Fisherman Creations puts the Yule in crab pots

 In December 2017

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By Cameron Walker

Photo courtesy of Fisherman Creations

When the small coastal town of Davis lights up for Christmas, every lamppost is crowned with a glowing tree — but not a Fraser fir, blue spruce or white pine. These trees are made of crab trap wire, the evergreen creation of Neal “Nicky” Harvey.

The former commercial fisherman left a life at sea in 1981 to make the nets shrimpers use to haul in their catch. When shrimping slumped, he switched to manufacturing traps for the thriving crab business. But as he drew close to retirement, the industry he thought was watertight had sprung a leak: Crab production was declining, too.

Harvey refashioned his operation, transforming crab pot wire into festive, fold-flat Christmas trees of his own design. More than 100,000 have been sold to customers as far away as Japan. The smallest trees sell for about $45 with the largest, an 8-footer with LED lights, selling for about $460. Trees are available in white or green wire with white or mutlicolored lights and in solid colors for favorite sports teams or causes such as breast cancer awareness.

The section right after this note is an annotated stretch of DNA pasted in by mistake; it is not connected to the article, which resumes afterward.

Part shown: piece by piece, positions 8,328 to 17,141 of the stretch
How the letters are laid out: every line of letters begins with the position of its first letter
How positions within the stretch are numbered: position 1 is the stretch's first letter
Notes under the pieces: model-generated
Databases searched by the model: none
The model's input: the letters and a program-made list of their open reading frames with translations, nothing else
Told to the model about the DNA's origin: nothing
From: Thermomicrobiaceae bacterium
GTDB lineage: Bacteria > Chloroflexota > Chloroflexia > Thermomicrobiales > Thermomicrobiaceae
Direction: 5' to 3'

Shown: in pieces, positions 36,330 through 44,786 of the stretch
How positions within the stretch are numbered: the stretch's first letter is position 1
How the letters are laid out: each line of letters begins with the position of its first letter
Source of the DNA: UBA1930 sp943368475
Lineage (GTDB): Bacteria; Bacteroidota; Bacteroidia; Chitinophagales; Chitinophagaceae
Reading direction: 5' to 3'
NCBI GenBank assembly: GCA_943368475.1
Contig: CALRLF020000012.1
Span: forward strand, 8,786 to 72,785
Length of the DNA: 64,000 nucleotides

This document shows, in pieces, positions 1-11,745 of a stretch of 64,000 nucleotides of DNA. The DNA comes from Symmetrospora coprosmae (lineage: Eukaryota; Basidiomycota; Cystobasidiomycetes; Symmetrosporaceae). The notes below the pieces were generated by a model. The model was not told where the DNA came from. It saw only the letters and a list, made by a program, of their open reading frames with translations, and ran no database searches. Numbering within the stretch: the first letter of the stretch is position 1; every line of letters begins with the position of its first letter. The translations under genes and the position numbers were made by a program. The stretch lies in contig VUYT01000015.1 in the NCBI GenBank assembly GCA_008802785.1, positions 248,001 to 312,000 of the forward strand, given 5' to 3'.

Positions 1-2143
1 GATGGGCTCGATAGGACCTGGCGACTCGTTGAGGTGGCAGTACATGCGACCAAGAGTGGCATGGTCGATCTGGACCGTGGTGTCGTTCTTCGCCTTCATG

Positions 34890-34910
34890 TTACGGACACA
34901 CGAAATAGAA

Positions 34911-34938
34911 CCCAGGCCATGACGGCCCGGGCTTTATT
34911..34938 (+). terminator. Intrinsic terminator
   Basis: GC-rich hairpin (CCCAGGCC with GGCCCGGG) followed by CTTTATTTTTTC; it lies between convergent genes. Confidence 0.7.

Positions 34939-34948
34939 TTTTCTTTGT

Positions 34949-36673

In 2009, Harvey sold the business to Don Acree, a Smyrna businessman who had worked for a Myrtle Beach, S.C.-based wholesale distributor of beachwear and accessories. He formed Fisherman Creations Inc., which sells the trees online, in garden shops and boutiques, and in big-box stores such as Home Depot and Lowe’s. Harvey receives royalties based on sales.

Acree declines to share the company’s revenue but says more than 10,000 handmade trees are sold annually. The company employs 15-20 people during the busy season from August to December and three or four full-time workers the rest of the year. Work begins earlier and earlier each year as demand grows.

The trees are cut from 150-foot rolls of wire made in the U.S. Part of the reason for their popularity is their simplicity, Acree says. There are no dropped needles, no watering, no stringing of lights or struggling with a stand.

“When I told my wife that I was looking at going into this business, she was kind of hesitant,” Acree says. “But at Christmas now, we have a minimum of 15 crab-pot Christmas trees scattered through the yard. We are called the Griswolds of
the neighborhood.”

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